The plaque assay protocol is amendable to several modifications. One modification that can be made when there are not enough cells for inoculating wells in duplicate is to inoculate only a single well for each dilution. However, since the inoculum volume is 0.5 ml, the number of plaques then needs to be multiplied by a factor of 2 to normalize to pfu/ml. The plaque assay can also be adapted for use with any other adherent cell line that is able to support replication of MNV, and this has been described for the murine microglial BV-2 cell line 8. Other modifications that can be implemented are adaptations that have been described for plaque assay protocols developed for other viruses. In case of MNV, the following modifications have already been implemented successfully; the use of methyl cellulose instead of Sea Plaque agarose 9, and staining of cells with crystal violet or methylene blue instead of neutral red 10, 11.

Overall, this protocol can easily be adapted as needed to quantify other plaque-forming viruses or used for other viruses that cause lytic infections in RAW 264.7 cells, making it a useful tool to quantify infectious viral particles in general.

Disclosures

No conflicts of interest declared.

Acknowledgments

We thank members of the Wobus laboratory for critical comments and suggestions. Work in the laboratory of CEW was funded by start-up funds from the University of Michigan, a career development grant from the NIH/NIAID Regional Center of Excellence for Bio-defense and Emerging Infectious Diseases Research (RCE) Program, Region V 'Great Lakes' RCE (NIH award 1-U54-AI-057153) and NIH R01 AI080611. M.B.G.-H. was funded by the Experimental Immunology (NIH T32 A1007413-16) and the Molecular Mechanisms in Microbial Pathogenesis (NIH T32 A1007528) training grants to the University of Michigan. J.B.C. was funded by Coordenação de Aperfeiçoamento de Pessoal de Nível Superior (CAPES), Brasilia, Brazil.

Materials

Name Company Catalog Number Comments
DMEM/ High glucose Hyclone SH30243.02
2x MEM Gibco 11935
100x Penicillin and streptomycin Hyclone SV30010
10 mM Non-essential amino acids Hyclone SH30238.01
1M HEPES Hyclone SH30237.01
200 mM (100x) L-glutamine Hyclone SH30034.01
Fetal Bovine Serum Gibco, Hyclone 10437, SH30070.02
Sea Plaque Agarose Lonza 50100
Neutral Red 0.33% Sigma N2889
1x PBS Gibco 10010
1.0 mm Zirconia/Silica beads BioSpec Products 11079110z
Model 35 Speed Rocker Labnet S2035
Magna Lyser Instrument Roche 03358968001
Raw 264.7 cell line ATCC TIB-71
Tissue culture incubator Sanyo MCO-18AIC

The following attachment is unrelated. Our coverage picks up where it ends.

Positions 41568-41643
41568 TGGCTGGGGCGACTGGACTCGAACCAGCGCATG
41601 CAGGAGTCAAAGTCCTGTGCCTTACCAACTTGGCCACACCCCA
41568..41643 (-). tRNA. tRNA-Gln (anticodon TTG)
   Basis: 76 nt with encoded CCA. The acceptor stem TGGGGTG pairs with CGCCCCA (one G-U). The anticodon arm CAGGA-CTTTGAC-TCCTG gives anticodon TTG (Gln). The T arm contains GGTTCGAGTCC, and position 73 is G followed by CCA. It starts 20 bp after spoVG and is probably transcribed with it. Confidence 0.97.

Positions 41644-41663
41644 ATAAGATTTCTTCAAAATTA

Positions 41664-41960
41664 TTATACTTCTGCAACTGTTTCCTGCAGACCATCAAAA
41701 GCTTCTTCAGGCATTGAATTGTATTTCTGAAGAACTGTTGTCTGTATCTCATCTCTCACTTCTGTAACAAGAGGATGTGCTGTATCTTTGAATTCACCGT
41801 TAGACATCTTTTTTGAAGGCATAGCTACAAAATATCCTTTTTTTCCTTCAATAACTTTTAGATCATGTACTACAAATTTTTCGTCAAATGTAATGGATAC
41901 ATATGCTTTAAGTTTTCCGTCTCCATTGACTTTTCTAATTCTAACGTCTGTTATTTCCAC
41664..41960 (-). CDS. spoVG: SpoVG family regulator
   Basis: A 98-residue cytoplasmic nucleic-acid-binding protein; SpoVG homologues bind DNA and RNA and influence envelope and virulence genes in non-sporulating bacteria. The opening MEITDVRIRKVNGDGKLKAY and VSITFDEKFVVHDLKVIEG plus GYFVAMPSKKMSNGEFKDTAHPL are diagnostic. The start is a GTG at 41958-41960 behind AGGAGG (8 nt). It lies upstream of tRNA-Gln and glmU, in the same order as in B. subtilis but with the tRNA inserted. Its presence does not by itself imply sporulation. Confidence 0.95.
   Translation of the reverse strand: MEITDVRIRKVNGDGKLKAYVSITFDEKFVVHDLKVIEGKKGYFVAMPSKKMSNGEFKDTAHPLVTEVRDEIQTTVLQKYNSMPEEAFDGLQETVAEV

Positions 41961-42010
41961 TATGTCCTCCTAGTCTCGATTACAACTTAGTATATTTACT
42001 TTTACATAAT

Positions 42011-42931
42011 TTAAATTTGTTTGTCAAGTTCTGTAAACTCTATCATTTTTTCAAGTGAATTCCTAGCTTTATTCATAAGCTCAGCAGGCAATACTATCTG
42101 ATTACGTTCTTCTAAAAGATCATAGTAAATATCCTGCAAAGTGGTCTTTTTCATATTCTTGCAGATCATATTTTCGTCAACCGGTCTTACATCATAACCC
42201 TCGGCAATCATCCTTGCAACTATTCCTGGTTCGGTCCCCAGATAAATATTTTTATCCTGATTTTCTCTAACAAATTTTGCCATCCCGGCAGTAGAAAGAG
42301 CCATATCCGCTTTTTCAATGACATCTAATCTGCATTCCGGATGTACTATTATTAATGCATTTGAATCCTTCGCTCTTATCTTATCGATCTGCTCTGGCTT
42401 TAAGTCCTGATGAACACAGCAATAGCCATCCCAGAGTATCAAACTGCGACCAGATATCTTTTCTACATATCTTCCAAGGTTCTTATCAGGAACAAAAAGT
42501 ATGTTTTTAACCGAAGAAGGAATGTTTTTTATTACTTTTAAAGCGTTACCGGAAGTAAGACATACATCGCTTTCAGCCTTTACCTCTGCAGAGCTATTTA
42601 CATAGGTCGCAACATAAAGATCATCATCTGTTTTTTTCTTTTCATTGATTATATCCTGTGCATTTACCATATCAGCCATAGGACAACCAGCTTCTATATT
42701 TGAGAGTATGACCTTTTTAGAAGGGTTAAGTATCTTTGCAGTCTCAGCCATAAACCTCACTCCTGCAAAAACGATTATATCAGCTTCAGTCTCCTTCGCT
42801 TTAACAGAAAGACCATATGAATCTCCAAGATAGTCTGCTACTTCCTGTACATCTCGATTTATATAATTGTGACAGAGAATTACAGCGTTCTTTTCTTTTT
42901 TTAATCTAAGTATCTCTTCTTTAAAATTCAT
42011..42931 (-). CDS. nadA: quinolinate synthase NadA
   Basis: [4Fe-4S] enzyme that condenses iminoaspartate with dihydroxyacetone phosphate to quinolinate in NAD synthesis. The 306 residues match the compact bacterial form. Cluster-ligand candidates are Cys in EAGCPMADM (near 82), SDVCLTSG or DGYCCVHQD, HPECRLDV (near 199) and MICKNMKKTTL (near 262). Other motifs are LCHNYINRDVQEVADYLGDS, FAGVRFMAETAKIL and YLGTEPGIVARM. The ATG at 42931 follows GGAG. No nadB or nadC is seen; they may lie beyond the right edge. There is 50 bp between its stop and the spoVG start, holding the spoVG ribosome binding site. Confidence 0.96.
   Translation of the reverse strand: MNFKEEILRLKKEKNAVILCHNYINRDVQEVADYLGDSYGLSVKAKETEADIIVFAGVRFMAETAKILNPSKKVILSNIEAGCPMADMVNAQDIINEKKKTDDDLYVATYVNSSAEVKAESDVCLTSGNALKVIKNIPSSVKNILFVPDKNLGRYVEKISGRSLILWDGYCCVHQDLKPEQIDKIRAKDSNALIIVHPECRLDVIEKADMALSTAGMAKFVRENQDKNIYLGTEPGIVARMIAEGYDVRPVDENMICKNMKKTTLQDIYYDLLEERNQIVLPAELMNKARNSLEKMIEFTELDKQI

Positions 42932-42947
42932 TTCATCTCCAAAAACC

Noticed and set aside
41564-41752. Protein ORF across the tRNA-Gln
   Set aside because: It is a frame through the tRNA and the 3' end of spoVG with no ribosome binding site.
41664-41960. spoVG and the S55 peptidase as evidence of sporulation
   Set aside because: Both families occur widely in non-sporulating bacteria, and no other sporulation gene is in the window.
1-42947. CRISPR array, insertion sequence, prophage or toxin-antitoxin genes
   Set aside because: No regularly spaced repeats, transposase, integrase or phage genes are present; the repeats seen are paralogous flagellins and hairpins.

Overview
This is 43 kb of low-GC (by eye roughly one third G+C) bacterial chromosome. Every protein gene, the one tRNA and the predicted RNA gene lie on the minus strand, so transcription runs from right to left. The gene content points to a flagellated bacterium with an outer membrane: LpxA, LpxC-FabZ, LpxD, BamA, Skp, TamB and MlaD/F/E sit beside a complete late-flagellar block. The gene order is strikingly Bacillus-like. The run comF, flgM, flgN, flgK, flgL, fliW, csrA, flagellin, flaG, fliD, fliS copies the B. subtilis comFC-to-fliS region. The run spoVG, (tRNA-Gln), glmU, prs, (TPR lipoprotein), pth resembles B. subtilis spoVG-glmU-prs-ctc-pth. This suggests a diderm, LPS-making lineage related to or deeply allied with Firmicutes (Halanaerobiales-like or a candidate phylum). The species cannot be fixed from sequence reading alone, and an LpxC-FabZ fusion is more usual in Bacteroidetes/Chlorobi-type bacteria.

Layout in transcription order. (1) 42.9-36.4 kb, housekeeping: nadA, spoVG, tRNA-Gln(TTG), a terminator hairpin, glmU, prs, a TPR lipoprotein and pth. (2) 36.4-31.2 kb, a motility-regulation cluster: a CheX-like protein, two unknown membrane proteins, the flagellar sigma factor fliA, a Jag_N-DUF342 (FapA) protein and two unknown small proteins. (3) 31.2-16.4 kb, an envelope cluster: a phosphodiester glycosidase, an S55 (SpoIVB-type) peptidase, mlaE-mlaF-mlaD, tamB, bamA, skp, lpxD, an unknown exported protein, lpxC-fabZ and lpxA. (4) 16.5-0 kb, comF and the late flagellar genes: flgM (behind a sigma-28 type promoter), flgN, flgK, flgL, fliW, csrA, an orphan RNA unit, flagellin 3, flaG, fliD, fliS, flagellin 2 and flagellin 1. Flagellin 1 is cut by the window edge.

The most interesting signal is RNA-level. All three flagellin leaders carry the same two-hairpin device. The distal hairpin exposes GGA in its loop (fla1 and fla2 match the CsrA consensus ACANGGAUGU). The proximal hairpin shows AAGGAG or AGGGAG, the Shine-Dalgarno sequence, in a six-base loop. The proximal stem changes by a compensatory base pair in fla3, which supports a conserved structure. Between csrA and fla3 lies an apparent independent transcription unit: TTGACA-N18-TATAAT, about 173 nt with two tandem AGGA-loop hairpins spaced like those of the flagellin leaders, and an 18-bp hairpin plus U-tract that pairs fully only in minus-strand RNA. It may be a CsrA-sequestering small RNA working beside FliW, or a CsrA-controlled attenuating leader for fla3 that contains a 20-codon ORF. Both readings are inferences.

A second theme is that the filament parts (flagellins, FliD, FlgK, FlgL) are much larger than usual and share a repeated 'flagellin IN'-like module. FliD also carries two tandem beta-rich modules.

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References

  1. Wobus, C. E. Replication of Norovirus in cell culture reveals a tropism for dendritic cells and macrophages. PLoS Biol. 2, e432 (2004).
  2. Wobus, C. E., Thackray, L. B., Virgin, H. W. Murine norovirus: a model system to study norovirus biology and pathogenesis. Journal of virology. 80, 5104-5112 (2006).
  3. Condit, R. C. Ch. 2. Fields Virology. Knipe, D. M., Howley, P. M. 1, Lippincott Williams & Wilkins. 25-58 (2007).
  4. Thackray, L. B. Murine noroviruses comprising a single genogroup exhibit biological diversity despite limited sequence divergence. Journal of virology. 81, 10460-10473 (2007).
  5. Reed, L. J., Muench, H. A simple method for estimating 50% endpoints. American Journal of Hygiene. 27, 493-497 (1932).
  6. Chachu, K. A. Antibody is critical for the clearance of murine norovirus infection. Journal of virology. 82, 6610-6617 (2008).
  7. Barron, E. L. Diversity of murine norovirus strains isolated from asymptomatic mice of different genetic backgrounds within a single U.S. research institute. PLoS ONE. 6, e21435 (2011).
  8. Cox, C., Cao, S., Lu, Y. Enhanced detection and study of murine norovirus-1 using a more efficient microglial cell line. Virology journal. 6, 196 (2009).
  9. Cooper, P. D. The plaque assay of animal viruses. Adv. Virus Res. 8, 319-378 (1961).
  10. Hyde, J. L. Mouse norovirus replication is associated with virus-induced vesicle clusters originating from membranes derived from the secretory pathway. Journal of virology. 83, 9709-9719 (2009).
  11. Simmonds, P. Bioinformatic and functional analysis of RNA secondary structure elements among different genera of human and animal caliciviruses. Nucleic acids research. 36, 2530-2546 (2008).

Comments

2 Comments

  1. I am very happy to read your paper   here I have a question about Low Melting Point Agarose (SeaPlaque) Overlay Preparation   DMEM medium was used in RAW²64.7 cell culture and ²*MEM was used in overlay   why   Thank you!

    Reply
    Posted by: Shengnan T.
    April 22, 2013 - 10:52 PM
  2. Hi,
    I'm having a bit of trouble titering my virus. The virus is lysing the cells during the infection process but when I go to do plaque assay I have no plaques. Any suggestions?

    Reply
    Posted by: Thomas Y.
    August 27, 2013 - 12:06 PM